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An angry farmer hurt by the recent drought has erected protest signs in his dead orchard near Fresno, Calif. The drought will cost billions in agriculture loses for the state, which is the country's largest producer of fruit and vegetables. (John Lehmann/The Globe and Mail)

More dire by the day

Stark images of cracked earth and fallow fields tell the story of the worst drought in California history. Reporter Andrea Woo and photojournalist John Lehmann travelled to East Porterville, Calif., where residents have made dramatic changes to their lives

More than a year after the family well ran dry, Beto Orozco has learned by necessity how to conserve water at the ramshackle one-storey house he shares with 13 others.

When the taps first went dry, the former janitor would drive to a nearby cemetery, which is connected to a municipal water source, and bathe under the timed spray of the sprinklers. But more often, on days when it is warm enough, he takes a small quantity of his county-supplied non-potable water and washes himself by a tree in his front yard.

“I shower by the tree,” the 53-year-old says in a thick Spanish accent, “so the tree can drink the water.”

Mr. Orozco’s rural community of East Porterville, located about 120 kilometres southeast of Fresno, in Tulare County, Calif., is among the hardest hit by the state’s extreme drought, now in its fourth year. The situation has become so dire that Governor Jerry Brown in April imposed the first-ever mandatory statewide water restrictions, requiring urban water agencies to reduce water usage by 25 per cent or face hefty fines.

It adds teeth to a January, 2014, declaration of a drought state of emergency that called on – but did not mandate – Californians to reduce water usage by 20 per cent.

Under the new order, more than 4.6 square kilometres of lawns throughout the state will be replaced with drought-tolerant landscaping, and new homes and developments are prohibited from irrigating with potable water unless water-efficient drip systems are used. Campuses, golf courses and cemeteries – such as the one Mr. Orozco bathed in – are required to make significant cuts in water use.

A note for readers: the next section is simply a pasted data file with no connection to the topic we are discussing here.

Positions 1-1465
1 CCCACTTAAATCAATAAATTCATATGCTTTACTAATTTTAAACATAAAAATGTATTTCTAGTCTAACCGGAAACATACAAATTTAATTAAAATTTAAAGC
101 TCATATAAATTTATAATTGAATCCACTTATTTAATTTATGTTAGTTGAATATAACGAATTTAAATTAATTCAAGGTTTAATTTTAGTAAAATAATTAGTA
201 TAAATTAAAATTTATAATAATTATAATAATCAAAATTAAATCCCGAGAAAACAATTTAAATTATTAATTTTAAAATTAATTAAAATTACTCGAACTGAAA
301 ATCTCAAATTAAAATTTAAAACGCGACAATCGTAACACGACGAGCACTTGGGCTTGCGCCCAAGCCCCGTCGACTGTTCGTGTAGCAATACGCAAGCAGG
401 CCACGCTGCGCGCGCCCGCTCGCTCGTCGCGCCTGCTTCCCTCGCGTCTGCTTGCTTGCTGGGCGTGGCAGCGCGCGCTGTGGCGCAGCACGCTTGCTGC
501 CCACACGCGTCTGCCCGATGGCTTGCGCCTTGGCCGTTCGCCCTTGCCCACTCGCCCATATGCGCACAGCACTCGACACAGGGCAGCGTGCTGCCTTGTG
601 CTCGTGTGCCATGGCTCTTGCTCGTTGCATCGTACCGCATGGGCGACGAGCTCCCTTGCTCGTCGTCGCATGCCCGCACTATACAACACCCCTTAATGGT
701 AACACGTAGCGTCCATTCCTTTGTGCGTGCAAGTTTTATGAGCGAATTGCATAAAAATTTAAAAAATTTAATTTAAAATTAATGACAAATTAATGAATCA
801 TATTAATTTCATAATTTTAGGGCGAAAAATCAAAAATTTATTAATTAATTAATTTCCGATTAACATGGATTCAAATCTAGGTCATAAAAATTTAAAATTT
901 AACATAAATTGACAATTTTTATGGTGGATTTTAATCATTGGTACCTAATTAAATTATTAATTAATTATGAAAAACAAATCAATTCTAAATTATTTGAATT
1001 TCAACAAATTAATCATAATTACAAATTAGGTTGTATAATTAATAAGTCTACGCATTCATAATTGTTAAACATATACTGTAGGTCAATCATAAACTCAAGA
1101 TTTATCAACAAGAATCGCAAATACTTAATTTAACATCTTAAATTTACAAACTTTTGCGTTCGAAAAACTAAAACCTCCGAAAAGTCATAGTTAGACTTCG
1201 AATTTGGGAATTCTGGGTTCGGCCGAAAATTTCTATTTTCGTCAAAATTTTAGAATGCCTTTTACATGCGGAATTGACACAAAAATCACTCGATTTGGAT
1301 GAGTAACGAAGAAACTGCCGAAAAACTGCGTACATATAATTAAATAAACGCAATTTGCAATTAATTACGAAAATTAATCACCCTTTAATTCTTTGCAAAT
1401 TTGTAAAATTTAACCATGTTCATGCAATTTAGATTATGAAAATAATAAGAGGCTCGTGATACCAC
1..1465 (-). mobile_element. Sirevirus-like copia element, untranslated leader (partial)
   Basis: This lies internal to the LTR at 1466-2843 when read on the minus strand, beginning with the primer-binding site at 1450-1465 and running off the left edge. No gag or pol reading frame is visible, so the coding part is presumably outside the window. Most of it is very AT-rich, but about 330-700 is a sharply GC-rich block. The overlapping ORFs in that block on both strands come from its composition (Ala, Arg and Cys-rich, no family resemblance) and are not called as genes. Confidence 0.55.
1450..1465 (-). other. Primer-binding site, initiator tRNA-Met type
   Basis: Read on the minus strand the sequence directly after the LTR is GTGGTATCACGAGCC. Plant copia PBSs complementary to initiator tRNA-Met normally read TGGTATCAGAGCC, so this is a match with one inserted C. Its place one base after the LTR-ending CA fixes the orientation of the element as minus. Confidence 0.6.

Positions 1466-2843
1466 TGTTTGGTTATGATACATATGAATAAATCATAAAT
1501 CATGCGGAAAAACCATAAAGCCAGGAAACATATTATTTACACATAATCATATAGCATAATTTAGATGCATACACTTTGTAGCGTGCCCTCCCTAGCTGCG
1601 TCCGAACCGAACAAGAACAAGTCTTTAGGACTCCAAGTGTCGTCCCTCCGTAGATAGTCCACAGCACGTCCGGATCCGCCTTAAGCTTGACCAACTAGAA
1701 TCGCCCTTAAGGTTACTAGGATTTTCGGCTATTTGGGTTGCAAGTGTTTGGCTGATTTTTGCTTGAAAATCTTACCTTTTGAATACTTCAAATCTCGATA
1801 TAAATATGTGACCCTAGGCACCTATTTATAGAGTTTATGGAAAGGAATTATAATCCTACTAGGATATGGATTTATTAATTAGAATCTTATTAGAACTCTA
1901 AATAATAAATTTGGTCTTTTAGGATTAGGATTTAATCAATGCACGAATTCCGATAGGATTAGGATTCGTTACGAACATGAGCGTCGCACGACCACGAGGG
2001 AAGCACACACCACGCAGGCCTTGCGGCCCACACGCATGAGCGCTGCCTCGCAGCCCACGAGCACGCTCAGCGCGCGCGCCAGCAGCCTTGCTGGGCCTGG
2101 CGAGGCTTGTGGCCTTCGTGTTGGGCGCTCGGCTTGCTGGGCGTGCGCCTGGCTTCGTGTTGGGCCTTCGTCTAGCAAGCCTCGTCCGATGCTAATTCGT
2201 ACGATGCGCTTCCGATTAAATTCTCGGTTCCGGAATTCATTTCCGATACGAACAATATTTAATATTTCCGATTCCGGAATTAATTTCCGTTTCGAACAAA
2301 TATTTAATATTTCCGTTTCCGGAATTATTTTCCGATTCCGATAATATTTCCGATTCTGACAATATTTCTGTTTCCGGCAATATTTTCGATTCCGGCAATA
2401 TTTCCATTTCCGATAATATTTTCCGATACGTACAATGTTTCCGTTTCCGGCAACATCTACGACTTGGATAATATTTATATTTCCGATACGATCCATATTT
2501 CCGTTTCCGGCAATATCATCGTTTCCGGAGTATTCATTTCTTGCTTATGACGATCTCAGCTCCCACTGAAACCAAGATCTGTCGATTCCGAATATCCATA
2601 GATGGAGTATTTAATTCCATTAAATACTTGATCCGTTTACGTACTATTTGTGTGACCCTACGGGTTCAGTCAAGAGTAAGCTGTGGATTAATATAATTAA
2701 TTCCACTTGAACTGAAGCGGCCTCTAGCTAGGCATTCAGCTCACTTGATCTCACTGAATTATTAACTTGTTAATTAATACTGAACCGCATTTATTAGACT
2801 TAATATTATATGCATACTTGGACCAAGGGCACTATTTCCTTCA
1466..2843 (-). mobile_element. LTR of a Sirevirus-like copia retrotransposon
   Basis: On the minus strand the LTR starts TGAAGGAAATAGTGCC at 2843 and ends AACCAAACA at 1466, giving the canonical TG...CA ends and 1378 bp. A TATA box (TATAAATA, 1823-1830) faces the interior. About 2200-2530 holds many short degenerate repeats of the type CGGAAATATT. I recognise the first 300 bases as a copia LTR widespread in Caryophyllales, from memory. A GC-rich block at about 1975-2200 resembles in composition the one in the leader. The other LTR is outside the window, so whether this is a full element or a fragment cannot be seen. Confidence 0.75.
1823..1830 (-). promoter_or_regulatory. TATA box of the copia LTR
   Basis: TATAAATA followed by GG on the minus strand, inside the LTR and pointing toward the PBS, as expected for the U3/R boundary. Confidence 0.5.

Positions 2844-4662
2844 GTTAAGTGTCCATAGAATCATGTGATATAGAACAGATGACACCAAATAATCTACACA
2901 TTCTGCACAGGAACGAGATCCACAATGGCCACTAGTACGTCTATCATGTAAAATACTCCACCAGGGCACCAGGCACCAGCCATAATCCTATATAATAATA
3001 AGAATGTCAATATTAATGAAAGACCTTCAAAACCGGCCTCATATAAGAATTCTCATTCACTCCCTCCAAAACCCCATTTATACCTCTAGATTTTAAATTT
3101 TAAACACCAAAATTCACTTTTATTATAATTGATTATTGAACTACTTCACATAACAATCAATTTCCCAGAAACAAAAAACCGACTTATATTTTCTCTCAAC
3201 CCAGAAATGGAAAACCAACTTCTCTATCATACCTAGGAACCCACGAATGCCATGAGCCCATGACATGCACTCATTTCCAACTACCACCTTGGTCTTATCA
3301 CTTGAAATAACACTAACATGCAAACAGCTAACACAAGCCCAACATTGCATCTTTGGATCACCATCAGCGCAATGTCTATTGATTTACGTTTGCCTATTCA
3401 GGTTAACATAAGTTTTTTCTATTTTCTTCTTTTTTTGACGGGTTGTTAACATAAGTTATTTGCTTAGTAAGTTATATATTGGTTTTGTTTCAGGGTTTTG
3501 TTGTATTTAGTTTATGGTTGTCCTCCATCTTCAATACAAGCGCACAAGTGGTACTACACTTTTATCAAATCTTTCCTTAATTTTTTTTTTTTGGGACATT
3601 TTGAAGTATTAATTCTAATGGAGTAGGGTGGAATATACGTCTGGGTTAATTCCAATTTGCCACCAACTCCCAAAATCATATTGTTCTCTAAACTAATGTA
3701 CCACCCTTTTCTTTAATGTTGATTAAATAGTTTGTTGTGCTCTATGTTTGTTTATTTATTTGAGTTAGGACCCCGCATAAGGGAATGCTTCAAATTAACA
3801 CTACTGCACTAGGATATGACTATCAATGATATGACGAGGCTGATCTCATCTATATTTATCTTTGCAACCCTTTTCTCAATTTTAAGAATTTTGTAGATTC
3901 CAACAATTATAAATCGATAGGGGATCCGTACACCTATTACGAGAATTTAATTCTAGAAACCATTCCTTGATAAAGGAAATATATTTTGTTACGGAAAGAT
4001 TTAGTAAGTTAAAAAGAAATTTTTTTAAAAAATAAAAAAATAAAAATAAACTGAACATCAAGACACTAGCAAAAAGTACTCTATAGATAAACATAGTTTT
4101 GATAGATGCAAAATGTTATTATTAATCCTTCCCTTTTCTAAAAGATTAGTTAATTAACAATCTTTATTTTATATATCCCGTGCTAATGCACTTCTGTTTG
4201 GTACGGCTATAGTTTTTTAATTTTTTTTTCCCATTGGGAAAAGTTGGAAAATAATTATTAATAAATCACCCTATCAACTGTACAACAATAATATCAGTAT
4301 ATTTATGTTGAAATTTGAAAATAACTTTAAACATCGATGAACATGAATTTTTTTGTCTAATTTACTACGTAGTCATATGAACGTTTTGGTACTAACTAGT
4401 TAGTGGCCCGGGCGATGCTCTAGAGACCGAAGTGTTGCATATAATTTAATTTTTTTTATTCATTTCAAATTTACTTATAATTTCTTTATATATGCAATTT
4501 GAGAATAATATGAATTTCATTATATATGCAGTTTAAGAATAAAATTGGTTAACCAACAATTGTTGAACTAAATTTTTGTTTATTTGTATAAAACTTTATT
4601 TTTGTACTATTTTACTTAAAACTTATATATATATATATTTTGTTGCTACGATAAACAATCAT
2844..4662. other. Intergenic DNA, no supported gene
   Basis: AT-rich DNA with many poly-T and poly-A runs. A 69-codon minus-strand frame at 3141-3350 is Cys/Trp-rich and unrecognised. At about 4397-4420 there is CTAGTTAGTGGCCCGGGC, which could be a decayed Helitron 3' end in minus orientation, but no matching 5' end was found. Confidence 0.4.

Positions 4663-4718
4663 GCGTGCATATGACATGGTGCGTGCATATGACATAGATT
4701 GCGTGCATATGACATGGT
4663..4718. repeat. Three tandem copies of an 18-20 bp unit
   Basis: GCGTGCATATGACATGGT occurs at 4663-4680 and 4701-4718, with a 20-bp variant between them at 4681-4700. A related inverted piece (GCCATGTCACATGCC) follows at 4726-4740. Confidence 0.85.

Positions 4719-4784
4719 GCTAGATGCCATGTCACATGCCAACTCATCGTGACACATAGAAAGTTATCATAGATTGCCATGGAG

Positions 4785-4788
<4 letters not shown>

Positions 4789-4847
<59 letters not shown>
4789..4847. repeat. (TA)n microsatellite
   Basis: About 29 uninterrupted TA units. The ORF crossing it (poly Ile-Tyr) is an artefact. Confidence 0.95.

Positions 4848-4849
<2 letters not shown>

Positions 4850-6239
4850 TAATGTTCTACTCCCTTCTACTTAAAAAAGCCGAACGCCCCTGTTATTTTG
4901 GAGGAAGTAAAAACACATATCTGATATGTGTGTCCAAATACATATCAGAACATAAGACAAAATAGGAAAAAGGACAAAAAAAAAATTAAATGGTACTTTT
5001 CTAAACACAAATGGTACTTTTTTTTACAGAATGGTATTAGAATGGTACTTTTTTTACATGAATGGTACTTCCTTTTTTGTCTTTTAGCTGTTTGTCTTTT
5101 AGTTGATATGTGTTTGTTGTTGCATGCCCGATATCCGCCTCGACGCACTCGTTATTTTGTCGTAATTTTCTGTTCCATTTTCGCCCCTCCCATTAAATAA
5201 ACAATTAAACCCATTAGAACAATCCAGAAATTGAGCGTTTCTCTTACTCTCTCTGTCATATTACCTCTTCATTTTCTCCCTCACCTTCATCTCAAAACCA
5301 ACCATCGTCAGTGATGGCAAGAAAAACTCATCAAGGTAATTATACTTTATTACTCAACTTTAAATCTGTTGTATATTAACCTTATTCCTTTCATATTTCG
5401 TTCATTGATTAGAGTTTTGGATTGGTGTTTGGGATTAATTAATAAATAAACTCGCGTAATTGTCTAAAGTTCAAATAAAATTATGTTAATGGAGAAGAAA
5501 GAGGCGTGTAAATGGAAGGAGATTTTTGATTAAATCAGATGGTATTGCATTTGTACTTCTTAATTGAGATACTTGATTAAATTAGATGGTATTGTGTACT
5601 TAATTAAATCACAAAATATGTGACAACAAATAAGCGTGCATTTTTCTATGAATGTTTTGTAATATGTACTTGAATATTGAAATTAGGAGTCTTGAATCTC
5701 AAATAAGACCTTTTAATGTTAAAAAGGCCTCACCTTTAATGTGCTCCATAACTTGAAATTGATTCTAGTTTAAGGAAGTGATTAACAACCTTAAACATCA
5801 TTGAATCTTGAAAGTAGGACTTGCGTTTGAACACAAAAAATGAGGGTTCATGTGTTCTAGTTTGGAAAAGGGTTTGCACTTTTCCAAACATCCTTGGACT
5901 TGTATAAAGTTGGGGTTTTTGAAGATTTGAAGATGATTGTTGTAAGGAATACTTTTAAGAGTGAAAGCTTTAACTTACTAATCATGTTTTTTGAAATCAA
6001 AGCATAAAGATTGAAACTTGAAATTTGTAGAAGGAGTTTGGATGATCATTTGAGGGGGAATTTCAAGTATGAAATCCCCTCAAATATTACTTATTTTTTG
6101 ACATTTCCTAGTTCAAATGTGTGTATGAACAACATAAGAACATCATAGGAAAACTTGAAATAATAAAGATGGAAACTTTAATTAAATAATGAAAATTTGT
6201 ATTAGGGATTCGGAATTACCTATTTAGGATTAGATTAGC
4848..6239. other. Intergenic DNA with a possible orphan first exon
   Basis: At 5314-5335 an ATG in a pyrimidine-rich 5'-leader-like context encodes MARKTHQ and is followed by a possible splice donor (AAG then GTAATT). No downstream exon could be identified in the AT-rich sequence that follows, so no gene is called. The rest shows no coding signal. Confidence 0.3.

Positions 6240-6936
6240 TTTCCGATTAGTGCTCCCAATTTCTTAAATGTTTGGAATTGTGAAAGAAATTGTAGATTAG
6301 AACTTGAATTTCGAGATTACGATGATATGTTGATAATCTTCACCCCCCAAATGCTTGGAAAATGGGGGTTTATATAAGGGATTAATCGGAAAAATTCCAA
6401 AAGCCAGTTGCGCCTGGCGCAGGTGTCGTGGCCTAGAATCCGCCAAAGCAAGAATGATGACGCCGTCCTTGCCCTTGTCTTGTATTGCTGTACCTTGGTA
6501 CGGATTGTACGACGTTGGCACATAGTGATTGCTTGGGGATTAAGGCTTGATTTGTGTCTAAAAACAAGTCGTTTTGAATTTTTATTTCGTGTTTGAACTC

While affluent communities such as Beverly Hills have been slow to turn off the taps, hard-hit areas such as East Porterville – an unincorporated community that is not connected to a municipal water system – have no choice. There, hundreds of private wells have been dry for more than a year. Parched lawns have long gone brown and the passing of each car sends a plume of dust into the air.

As dramatic images of cracked earth and uncultivated fields continue to dominate coverage of the worst drought in California’s recorded history, people such as those in East Porterville – who have had to make stark changes to their daily habits – quietly endure, waiting for rain.

Scroll through John Lehmann's images

Not far from Mr. Orozco lives Donna Johnson, a chatty grandmother with a hearty laugh and a fondness for big, dangly earrings. In a past life, the 73-year-old worked as an alcoholism counsellor; today, she’s known locally as a hero for her tireless efforts to ensure East Porterville residents have access to water.

In fact, had it not been for Ms. Johnson, the extent of East Porterville’s plight might never have been made public. When Ms. Johnson’s well went dry last year, she went around the neighbourhood asking its mostly Spanish-speaking, Mexican immigrant residents if they had water. To her surprise, the answer was usually no.

“It wasn’t until I started making a list that I realized some people haven’t had water in three or four years,” she said. “They just got used to not having water in their wells. Nobody was saying anything.”

Ms. Johnson took it upon herself to solicit donations to buy gallons of water and other supplies, such as paper plates and disposable cutlery, for neighbours. She is often found door-knocking, delivering those supplies and helping residents fill up large tanks with non-potable water at the local fire hall.

On a recent day when the temperature soared past 30, she visited Manuel Dominguez, a good-humoured 86-year-old who lives alone. Among the clutter in his modest, one-storey home are stacks of books, newspapers, medicines. A gentle breeze flows through the screen doors and tickles the yellowed drapes; an Elvis clock swings its hips.